You know, there’s a pyramid at work. Not everybody can rise to the top. Don’t say you want to be CEO, but you can’t work more than eight hours a day. That just doesn’t work. The rise to the top, the climb to the top is very, very, very difficult. My boss who came to see me the day after I gave birth and asked me how I was doing and pitched an idea; first, he was the most supportive boss I’ve ever had. The most unbelievable individual I’ve ever worked for.

Second, that he came to see me after I had my baby, was unbelievable. I interpret what he said as: “I will not do anything without your input”, and he said look, I know you had a baby, but your brain is available. Just give your input. I was touched.

And my team said don’t you dare work on this, we’ll figure it out. I said look, my body’s had the baby not my brain. Just come home and I’ll just go feed the baby and I’ll take care of the baby and if I’m sleeping, I’m sleeping, but you guys hang around the living room and keep working. If you have a question yell it out from there and I’ll give you an answer. So to me, it was a seamless integration of work and family. But that was at a different level in the company too.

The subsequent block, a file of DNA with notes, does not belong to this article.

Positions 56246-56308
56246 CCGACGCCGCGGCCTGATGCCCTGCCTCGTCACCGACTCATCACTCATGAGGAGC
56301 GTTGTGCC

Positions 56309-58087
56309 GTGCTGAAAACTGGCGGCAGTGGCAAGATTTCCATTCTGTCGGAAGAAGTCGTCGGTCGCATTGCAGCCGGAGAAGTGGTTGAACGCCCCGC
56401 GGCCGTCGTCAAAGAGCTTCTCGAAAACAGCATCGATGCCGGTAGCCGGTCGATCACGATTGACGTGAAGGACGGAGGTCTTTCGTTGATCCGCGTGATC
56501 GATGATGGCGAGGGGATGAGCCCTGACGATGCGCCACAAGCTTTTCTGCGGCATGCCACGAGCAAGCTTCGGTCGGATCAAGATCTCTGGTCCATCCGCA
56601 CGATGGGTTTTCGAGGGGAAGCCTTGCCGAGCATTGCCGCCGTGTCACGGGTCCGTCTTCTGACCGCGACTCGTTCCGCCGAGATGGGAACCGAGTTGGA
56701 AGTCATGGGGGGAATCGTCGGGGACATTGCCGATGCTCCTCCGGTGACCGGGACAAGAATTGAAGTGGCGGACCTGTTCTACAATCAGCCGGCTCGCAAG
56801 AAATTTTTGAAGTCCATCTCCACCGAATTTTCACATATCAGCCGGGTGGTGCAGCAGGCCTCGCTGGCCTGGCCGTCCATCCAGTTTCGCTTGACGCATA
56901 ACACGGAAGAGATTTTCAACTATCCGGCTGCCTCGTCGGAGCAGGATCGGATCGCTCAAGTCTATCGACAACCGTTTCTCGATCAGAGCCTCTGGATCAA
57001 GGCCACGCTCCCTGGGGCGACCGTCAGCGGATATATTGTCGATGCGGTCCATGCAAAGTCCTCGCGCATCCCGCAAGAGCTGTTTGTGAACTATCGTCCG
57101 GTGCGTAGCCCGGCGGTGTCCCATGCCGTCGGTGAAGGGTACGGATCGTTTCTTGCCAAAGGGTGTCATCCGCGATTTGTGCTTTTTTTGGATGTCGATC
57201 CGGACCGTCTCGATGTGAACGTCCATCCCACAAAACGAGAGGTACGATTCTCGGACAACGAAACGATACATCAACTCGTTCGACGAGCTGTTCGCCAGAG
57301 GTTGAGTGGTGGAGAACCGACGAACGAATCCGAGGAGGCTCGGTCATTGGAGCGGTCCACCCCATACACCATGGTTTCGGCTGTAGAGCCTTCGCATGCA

At the entry level, oh my God, there was nothing like that. I took my three months of maternity leave after I had my first child when I was at BCG [Boston Consulting Group] and BCG never interrupted me even once. And after I came back, for a month they said take it easy. You’ve just had a baby via C-section, we’ll give you office projects to do for a month so you recover. They were absolutely wonderful.

Don’t try to be Superwoman. Don’t try to be me because I am wired differently. All I’m saying is, if you want to get to the top like I did, that’s a whole different game. At that point all bets are off.

You talk in the book about things that need to be done to encourage more women to work. Why do you think we have one of the lowest deployments of women in the workforce, less than 25%?

I’m very very impressed with the caliber of the laws, and the number of laws on the books, to protect women in India. Yet I don’t feel women feel protected enough. Laws are one slice of what women need. Society needs to evolve and adapt to accept women as equal members. It’s not enough that women are getting top grades in colleges; graduating in larger numbers from professional schools; getting more STEM degrees. India is a knowledge economy.